SPECIAL FEATURE Cape is the leading livestock province in terms of numbers of sheep and cattle and produces a quarter of South Africa’s milk. The manufacturing facilities of Volkswagen South Africa (in Uitenhage) and Mercedes-Benz South Africa (East London) are at the core of the province’s important automotive sector. It was to support this sector that industrialisation took place in the province. Smelters and metal works were built to service car makers and automotive component manufacturers. Ford engines are built in Port Elizabeth and a wide range of makers of automotive glass, catalytic converters, vehicle tyres and other parts are found in Uitenhage, Port Elizabeth and at the Industrial Development Zone (IDZ) in East London. New investments into this sector are coming from both international and local investors. Two Chinese car makers have recently invested in the Coega IDZ, First Automotive Works (FAW) and Beijing Automobile Corporation (BAIC). Local giants Volkswagen SA and Mercedes-Benz SA have invested heavily in increased capacity for new lines of production. New impetus The three sectors identified above have all received significant boosts in recent months. In the maritime sector or Oceans Economy, national government has named the Coega IDZ as the site for a 1 000MW Liquefied Natural Gas (LNG) plant. The value to the regional economy of the project is estimated at R25-billion. A gas-fired power plant (Dedisa) started operating at Coega in 2016, and there are plans to expand this sector. Since the company Aegean Bunkering Marine Services was licensed in 2016 by the South African Maritime Safety Authority (SAMSA) and Transnet to supply bunker fuel to ships passing through Algoa Bay, an additional 845 ships have used these services, adding more than R70-million to the local economy. With the purchase by large companies like Statoil from Norway of a significant stake in exploration rights off the coast of the province, interest in offshore drilling is picking up. ExxonMobil is the approved operator of the Transkei-Algoa licence area, which covers about 45 000km². Statoil is in another partnership with OK Energy in another field. Exploration activity will mean more work on the maintenance and supply of ships in East London and Port Elizabeth. The launch of a specialist Ocean Sciences Campus at the Nelson Mandela University is another factor supporting the growth of maritime activities. The renewable energy sector is similarly supported by educational institutions in the province, which provide research and skilled graduates who can take up jobs in the sector. The University of Fort Hare is studying biogas as a possible fuel for public transport in partnership with the United Nations Industrial Development Organisation and United States Agency for International Development. The Eastern Cape has become the country’s top site for wind farms and the East London IDZ, using turbines made by a local manufacturer, Adventure Power, aims to bolster supply security with its own 1.8MW wind farm. The overall picture for renewable energy in the province is positive, but there have been setbacks, not least in the closure of DCD Wind Towers, an Industrial Development Corporation-backed venture that was supposed to manufacture wind towers from its plant in the Coega IDZ. Uncertainty about the national independent producers’ programme led to the plant’s closure in 2016. The Eastern Cape’s beaches and natural beauty have been attractive to tourists for many years, but recent initiatives to expand the province’s offerings are paying off. With a focus on events and “adventure tourism”, visitor numbers are steadily growing. The province aims to be a “Top Three” domestic destination by 2020. Spending by tourists has grown from R2.4-billion in 2013 to R4.1- billion in 2015 and the average length of stay (5.3 days) is the best in South Africa. Recent investments by the Eastern Cape Parks and Tourism Agency include the construction of a conference centre at the Cape Morgan Nature Reserve. The hosting of the 2018 IRONMAN 70.3 9 EASTERN CAPE BUSINESS 2018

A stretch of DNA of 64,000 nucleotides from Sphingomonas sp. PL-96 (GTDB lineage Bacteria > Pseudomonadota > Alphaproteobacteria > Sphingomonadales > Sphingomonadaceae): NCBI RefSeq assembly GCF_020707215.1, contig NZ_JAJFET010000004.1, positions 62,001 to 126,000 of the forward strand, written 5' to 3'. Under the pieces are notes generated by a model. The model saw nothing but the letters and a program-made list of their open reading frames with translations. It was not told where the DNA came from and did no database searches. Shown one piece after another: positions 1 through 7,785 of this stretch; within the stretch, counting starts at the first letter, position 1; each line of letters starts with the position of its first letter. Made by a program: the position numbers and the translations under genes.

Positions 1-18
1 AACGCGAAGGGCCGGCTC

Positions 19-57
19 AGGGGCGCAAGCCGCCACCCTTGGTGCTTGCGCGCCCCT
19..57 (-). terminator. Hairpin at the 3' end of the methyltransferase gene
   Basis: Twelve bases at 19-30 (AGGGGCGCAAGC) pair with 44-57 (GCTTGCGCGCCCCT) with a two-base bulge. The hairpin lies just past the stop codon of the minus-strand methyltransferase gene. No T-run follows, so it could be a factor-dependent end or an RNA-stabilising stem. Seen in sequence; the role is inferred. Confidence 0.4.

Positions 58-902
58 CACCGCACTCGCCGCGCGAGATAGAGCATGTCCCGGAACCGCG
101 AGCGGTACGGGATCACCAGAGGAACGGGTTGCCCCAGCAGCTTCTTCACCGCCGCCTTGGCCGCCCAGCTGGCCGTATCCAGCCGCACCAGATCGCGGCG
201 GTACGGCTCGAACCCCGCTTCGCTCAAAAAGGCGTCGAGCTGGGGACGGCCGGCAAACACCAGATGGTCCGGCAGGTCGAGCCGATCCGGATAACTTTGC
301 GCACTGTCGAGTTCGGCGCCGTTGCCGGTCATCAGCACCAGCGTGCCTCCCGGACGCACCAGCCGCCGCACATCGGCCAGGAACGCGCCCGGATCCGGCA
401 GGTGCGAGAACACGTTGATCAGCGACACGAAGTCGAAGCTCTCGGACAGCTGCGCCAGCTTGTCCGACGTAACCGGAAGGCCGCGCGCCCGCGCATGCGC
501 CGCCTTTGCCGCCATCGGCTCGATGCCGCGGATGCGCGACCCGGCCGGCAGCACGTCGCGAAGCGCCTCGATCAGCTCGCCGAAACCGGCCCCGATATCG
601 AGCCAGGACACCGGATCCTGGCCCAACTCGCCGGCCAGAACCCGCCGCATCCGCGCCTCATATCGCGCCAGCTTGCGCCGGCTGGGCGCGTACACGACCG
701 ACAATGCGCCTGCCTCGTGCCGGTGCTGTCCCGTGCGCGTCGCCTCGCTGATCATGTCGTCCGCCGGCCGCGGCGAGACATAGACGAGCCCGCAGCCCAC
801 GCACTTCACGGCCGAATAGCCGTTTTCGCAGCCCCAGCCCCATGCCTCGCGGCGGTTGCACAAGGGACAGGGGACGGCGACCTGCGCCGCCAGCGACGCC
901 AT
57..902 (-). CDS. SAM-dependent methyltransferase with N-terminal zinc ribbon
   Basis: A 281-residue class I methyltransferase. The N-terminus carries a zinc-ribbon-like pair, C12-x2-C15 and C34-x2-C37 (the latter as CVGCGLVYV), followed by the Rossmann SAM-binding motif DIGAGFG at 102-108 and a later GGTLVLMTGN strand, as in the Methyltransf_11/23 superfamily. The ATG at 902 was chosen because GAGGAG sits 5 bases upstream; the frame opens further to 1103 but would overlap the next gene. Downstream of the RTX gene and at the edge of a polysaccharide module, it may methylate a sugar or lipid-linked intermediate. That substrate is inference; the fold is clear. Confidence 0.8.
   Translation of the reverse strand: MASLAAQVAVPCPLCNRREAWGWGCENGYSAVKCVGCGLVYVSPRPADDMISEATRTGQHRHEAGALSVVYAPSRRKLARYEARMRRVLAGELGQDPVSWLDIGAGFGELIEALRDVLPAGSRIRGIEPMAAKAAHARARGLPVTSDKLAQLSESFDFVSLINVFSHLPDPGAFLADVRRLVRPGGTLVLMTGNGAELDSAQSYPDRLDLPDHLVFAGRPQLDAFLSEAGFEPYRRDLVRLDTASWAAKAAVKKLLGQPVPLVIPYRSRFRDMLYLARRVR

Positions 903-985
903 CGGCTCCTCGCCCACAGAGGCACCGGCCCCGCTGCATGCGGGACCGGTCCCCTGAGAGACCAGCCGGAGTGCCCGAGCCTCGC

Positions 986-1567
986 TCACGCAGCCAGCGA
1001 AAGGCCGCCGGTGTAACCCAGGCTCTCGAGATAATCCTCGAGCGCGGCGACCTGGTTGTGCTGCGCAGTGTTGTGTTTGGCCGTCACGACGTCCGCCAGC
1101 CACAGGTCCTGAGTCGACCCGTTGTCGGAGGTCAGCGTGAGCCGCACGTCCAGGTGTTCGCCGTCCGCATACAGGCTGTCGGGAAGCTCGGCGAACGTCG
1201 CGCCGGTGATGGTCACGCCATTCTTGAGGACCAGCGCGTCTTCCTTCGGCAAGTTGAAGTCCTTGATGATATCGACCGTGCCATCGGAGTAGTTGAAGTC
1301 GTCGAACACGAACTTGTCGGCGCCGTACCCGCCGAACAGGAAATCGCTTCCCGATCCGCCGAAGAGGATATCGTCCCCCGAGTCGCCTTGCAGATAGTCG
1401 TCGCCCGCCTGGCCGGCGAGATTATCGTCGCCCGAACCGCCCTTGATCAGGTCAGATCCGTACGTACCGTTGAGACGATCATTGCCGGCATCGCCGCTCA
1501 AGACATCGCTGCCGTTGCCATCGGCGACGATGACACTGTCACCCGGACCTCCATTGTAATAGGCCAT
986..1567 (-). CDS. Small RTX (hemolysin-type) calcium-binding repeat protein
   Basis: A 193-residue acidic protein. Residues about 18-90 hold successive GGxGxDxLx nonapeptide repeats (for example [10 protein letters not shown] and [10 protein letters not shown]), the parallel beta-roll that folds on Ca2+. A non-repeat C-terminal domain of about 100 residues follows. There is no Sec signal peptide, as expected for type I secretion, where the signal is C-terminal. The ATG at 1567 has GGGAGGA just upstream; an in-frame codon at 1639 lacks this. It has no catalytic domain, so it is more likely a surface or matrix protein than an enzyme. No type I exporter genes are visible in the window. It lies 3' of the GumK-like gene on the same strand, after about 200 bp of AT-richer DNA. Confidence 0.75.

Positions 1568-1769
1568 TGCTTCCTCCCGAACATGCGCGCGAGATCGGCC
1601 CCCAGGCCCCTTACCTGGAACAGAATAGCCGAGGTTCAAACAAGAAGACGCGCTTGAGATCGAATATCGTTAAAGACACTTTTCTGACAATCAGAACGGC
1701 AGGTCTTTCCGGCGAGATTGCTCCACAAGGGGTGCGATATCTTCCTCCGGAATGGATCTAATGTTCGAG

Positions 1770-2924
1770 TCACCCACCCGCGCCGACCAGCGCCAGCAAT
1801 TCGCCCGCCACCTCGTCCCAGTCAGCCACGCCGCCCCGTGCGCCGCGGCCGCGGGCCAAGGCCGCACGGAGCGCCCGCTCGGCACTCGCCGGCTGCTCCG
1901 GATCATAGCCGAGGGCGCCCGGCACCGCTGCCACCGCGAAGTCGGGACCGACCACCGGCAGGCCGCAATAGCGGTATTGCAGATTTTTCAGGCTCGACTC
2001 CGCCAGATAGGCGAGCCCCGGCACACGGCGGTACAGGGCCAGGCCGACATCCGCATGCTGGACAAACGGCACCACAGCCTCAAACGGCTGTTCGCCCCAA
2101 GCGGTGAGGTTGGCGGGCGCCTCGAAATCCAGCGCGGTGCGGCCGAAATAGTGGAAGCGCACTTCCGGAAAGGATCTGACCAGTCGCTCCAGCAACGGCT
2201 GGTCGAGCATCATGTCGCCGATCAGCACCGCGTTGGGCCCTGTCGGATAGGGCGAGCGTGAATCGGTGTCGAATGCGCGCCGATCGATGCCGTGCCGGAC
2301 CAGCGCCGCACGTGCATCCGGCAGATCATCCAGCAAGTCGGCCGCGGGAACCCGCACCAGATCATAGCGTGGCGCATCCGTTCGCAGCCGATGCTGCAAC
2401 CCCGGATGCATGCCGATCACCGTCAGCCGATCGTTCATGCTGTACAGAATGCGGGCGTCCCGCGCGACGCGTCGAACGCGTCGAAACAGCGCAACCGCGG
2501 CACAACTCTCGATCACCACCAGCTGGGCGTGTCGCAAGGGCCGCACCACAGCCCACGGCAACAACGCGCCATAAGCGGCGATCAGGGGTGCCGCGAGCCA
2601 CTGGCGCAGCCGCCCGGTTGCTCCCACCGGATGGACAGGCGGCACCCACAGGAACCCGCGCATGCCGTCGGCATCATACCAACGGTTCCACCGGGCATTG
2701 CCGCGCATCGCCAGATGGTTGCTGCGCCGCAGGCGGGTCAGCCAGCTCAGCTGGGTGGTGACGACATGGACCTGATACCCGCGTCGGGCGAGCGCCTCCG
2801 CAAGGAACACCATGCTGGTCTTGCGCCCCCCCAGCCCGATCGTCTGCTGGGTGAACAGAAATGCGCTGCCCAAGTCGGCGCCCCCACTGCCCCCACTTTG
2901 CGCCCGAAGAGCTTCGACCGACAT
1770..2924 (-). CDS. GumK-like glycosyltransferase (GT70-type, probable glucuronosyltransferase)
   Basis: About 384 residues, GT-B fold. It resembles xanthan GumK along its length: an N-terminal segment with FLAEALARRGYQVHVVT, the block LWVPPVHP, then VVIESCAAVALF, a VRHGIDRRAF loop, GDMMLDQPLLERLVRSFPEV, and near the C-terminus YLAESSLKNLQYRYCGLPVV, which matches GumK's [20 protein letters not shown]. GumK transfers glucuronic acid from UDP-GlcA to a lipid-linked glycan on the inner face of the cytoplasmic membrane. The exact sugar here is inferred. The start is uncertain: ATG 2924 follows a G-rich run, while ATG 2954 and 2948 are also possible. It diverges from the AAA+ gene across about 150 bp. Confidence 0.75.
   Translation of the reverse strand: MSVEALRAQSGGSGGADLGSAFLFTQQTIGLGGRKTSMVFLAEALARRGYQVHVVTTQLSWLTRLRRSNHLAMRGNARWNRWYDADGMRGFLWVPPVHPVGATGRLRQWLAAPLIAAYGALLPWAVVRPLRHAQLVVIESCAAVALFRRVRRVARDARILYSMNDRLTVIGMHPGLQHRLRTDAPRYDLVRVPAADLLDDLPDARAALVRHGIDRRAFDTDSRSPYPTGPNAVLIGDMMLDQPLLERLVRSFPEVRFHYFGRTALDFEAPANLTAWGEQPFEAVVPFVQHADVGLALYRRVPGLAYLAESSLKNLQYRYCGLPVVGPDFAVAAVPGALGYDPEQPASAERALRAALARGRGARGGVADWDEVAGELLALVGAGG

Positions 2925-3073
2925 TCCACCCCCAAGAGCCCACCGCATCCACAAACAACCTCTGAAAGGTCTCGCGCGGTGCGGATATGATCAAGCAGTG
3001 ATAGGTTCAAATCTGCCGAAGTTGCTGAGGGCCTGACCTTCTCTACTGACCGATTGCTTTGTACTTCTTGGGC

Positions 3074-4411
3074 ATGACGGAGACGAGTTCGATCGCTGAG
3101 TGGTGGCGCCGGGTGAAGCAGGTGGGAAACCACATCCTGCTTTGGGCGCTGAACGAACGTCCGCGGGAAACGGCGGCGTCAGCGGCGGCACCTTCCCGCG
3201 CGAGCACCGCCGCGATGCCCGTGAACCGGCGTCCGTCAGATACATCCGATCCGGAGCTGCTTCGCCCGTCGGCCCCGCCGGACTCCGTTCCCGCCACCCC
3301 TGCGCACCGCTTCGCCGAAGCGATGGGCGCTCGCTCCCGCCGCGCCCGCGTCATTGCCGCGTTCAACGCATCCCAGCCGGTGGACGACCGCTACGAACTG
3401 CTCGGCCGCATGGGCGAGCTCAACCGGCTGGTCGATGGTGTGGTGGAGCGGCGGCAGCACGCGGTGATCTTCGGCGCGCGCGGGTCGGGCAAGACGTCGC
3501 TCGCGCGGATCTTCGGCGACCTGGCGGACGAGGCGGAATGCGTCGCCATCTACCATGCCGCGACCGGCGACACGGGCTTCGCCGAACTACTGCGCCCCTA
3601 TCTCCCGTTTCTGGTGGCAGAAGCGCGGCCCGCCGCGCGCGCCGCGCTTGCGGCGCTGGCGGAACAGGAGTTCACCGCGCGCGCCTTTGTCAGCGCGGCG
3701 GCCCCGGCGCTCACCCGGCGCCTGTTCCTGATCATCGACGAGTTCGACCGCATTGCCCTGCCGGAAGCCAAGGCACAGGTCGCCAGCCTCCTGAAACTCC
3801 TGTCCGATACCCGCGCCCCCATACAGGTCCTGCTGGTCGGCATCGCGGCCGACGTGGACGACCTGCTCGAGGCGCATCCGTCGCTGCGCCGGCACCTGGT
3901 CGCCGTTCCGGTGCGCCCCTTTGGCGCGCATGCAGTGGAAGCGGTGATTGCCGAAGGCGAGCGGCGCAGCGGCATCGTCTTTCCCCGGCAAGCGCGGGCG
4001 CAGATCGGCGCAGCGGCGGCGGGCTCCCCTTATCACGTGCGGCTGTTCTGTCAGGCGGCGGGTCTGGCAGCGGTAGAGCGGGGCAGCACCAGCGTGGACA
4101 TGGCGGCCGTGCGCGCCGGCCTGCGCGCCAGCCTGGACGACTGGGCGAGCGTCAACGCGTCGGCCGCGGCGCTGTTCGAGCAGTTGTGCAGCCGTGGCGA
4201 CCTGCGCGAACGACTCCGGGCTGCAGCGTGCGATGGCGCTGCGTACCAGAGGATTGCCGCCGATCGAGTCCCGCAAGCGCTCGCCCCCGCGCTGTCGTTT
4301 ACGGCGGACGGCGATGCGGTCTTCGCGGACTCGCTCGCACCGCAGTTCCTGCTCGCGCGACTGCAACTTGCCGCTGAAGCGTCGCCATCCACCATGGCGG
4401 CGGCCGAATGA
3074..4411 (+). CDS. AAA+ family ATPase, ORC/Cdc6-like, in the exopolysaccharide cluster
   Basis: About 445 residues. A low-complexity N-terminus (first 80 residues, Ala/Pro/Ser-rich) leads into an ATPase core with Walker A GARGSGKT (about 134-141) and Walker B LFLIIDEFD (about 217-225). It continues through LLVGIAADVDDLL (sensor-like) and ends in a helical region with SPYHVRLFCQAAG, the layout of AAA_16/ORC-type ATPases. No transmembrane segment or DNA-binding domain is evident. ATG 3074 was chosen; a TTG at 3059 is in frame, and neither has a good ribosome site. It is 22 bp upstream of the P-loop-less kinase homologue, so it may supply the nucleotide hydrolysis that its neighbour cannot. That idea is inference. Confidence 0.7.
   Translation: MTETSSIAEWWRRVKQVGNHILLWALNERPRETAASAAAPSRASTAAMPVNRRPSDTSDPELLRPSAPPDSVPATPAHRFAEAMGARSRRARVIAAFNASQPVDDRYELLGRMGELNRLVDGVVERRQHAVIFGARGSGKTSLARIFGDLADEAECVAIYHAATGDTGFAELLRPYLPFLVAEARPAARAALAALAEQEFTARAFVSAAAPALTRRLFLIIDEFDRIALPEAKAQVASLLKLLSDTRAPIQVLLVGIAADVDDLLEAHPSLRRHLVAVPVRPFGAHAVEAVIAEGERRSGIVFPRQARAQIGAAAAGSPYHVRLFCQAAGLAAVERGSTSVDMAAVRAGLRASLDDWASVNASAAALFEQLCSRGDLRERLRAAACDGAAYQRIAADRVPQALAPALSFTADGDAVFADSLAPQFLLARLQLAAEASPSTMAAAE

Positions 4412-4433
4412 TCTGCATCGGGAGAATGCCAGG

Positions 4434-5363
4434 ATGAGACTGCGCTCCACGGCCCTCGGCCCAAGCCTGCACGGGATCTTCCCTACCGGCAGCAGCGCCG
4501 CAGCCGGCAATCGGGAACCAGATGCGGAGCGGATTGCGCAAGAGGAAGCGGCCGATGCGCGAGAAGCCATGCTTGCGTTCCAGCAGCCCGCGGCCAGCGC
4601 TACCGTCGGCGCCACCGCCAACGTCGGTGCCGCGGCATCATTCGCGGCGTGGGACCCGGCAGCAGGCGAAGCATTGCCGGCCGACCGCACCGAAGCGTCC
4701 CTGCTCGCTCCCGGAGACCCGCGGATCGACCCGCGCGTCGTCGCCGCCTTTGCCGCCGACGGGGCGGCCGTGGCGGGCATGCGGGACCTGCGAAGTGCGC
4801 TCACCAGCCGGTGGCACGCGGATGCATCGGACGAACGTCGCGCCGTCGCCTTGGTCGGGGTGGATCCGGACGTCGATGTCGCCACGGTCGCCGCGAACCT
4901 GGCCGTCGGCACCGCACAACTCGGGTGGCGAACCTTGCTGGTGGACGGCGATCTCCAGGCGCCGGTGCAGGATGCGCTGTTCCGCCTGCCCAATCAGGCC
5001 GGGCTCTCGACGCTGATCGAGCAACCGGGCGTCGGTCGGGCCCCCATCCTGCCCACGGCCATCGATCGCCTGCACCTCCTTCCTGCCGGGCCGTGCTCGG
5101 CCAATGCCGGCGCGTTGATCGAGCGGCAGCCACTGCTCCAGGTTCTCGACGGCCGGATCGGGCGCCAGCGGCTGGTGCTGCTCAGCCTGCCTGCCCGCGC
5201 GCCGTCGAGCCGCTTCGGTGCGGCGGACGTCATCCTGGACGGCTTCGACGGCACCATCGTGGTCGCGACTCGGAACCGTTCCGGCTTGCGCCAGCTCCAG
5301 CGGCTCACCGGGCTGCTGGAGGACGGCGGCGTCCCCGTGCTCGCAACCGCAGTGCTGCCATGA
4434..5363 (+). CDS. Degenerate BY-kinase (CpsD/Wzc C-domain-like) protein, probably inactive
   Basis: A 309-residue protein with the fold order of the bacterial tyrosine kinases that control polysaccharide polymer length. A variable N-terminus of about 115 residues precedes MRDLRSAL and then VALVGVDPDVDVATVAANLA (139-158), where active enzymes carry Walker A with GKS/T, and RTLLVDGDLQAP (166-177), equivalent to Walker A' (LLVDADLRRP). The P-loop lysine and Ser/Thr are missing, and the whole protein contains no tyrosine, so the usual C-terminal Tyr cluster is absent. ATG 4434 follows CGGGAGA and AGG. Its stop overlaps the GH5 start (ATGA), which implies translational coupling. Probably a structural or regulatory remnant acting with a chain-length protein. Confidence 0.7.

Other recent publications by Global Africa Network: